10 Sep 2020

Poland’s VAT Gap may widen to above 14.5% in 2020

As a result of the recession driven by COVID-19, the 2020 VAT gap in Poland may widen by about 4.9 percentage points from the previous year, reaching ca. 14.5% of the VAT liability. After a period of gradual narrowing, the shortfall may increase beyond the value estimated for 2017 of 14.3% (see Figure 1) and beyond the EU level of 13.7% (EUR 164 billion), according to forecasts from the newest CASE report, Study and Reports on the VAT Gap in the EU-28 Member States, prepared for the European Commission.

The COVID-19 pandemic has not only significantly reduced economic growth in EU member states (according to Commission estimates, Poland’s economy will shrink by 4.6% in 2020, and the EU’s by 7.4%), but has also negatively affected VAT collection and the total tax take.

“The drop in economic activity and difficulties with liquidity are contributing to problems for many companies in meeting their tax obligations, and may simultaneously strengthen the incentives to ignore tax regulations,” said Dr. Grzegorz Poniatowski, director of fiscal policy studies at CASE, who led the team that prepared the report.

The 2020 data in the report are forecasts, while the 2019 data are based on a simplified estimation model. In light of delays in data availability, in the report we can present full data for 2018, which indicate that Poland’s VAT Gap narrowed by 4.3 percentage points, to 9.9%. According to our calculations, Poland lost almost PLN 19 billion (EUR 4.45 billion) of VAT revenue in 2018. However, we note that after a significant narrowing of the gap since 2015, the pace of shrinking is starting to slow significantly. We estimate that in 2019 Poland’s Gap remained at a level similar to that of 2018.


 Figure 1.  VAT Gap as a percentage of liabilities, VAT revenue, VAT liabilities in 2014-2018 (millions PLN)

figure 1 vat gap 2020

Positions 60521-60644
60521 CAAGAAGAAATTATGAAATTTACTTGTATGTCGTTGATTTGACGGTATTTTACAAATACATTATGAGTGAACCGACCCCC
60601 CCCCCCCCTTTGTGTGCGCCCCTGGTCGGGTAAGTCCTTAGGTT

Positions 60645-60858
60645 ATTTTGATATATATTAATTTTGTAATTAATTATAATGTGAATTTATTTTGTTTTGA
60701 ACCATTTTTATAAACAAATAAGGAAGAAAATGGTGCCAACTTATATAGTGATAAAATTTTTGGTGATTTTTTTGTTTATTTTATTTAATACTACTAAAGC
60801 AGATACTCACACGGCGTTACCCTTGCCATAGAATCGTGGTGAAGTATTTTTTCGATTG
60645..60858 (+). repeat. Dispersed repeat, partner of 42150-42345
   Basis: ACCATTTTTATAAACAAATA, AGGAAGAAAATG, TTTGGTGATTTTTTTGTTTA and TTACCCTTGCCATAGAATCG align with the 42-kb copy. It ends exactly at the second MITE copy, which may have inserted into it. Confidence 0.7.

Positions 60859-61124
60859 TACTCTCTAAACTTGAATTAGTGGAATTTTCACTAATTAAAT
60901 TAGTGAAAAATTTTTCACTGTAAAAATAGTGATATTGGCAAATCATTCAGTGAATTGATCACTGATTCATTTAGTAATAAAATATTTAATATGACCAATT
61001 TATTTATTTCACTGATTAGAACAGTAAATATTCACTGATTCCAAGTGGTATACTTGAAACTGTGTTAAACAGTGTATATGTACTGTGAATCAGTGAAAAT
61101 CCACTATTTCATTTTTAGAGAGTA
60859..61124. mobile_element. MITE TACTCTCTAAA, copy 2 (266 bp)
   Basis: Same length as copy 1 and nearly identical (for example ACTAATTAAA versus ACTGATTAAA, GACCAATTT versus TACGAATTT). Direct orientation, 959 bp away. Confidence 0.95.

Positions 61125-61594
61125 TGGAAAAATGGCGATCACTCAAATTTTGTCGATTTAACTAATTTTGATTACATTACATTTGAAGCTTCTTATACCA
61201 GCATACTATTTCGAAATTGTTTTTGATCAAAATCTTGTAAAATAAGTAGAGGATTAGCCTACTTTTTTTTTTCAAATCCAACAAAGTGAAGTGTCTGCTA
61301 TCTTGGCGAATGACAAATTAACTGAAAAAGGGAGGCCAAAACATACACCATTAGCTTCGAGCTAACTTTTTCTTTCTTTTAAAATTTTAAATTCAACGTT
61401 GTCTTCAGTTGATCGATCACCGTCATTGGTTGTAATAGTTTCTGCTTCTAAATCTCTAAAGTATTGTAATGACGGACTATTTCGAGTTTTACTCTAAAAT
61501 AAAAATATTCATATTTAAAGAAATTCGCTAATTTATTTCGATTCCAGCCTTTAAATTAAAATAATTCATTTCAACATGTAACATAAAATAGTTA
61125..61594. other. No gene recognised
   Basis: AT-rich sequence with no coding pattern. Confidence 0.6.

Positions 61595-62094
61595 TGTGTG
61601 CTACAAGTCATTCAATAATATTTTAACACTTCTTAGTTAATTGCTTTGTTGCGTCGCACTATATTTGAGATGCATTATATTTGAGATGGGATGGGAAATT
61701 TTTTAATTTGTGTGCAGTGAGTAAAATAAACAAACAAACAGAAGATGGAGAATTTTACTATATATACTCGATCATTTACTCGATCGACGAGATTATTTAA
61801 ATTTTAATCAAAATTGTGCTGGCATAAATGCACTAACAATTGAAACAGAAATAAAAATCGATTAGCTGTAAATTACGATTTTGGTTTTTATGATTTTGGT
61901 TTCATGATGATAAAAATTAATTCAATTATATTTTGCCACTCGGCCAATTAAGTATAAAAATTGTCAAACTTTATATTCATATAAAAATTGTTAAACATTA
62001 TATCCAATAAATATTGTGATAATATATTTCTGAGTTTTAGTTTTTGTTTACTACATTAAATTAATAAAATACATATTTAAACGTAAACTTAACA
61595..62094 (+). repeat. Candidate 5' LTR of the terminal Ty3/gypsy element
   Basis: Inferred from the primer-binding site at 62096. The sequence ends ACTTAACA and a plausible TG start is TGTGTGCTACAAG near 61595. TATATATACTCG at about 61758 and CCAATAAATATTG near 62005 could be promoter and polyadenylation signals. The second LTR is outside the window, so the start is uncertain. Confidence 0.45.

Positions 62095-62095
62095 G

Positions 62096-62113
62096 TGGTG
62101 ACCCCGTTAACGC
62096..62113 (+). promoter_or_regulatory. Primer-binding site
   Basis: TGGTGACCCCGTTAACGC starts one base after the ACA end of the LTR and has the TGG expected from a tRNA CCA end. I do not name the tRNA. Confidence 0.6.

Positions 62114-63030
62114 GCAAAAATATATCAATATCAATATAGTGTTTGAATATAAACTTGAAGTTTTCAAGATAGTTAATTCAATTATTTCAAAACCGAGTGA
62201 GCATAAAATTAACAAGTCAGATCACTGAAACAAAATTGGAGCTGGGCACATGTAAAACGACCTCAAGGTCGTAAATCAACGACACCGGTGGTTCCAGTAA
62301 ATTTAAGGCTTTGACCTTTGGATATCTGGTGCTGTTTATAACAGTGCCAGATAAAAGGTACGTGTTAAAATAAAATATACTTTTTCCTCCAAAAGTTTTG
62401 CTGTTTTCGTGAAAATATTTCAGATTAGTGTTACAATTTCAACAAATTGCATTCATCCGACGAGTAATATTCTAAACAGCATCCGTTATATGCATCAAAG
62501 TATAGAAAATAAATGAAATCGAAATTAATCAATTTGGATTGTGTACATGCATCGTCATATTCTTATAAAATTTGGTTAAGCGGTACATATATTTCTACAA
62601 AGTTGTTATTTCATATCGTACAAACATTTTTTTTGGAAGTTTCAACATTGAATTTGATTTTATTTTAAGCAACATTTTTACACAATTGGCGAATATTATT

Source: Study and Reports on the VAT Gap in the EU-28 Member States

*the 2019 data in the report are so called “fast estimates


Our report also indicates that VAT revenue grew by 11.4% in 2018 from 2017, thanks to two factors: a 5.1% increase in VAT collection and 6.4% growth in the tax base (comprising consumption and, partially, investment). On the basis of these data we also see that further growth in VAT collection in Poland is increasingly limited (see Table 1. MORE information can be found in the report on page 15).

“A significant component of the VAT Gap is the unregistered economy, which will be very difficult to reduce in conditions of global economic problems,” said Poniatowski. “In countries with narrower VAT Gaps, such as Sweden or Finland, the share of the shadow sector in the total economy is definitely smaller than for example in Poland.”


table 1 vat gap 2020

Source: Study and Reports on the VAT Gap in the EU-28 Member States


In 2018 a narrowing trend in the VAT gap was visible in almost all EU countries. A total of EUR 140 billion in VAT went missing from the budgets of 28 EU states (the Gap narrowed by EUR 0.9 billion compared to 2017). In percentage terms, that means a narrowing of the gap from 11.5% in 2017 to 11% in 2018. Preliminary estimates indicate that in 2019 the EU VAT Gap shrank to 9.6%.

The VAT Gap shows the shortfall between VAT liabilities and the true public budget receipts. The VAT Gap is due to a number of factors, including tax evasion, tax avoidance, and fraud that in the EU in recent years have taken the form of VAT carousels, in which VAT goes missing in transactions between companies, using missing trader, and a zero rate applied in intracommunity trade.


Figure 2. VAT Gap in 2017 and 2018 as a percentage

figure 2 vat gap 2020

Source: Study and Reports on the VAT Gap in the EU-28 Member States


The VAT gap is estimated using data from national accounts and detailed data from member states. The methodology used was developed and improved over a number of years, and currently the VAT Gap estimate combination is the best in terms of costs and accuracy. The report also includes so called “fast estimates” for VAT in 2019, and the 2020 data in the report are forecasts.

“Study and Reports on the VAT Gap in the EU-28 Member States” was commissioned by the European Commission (DG TAXUD) and written by a team of experts, directed by Grzegorz Poniatowski, and composed of Mikhail Bonch-Osmolovskiy, and Adam Śmietanka.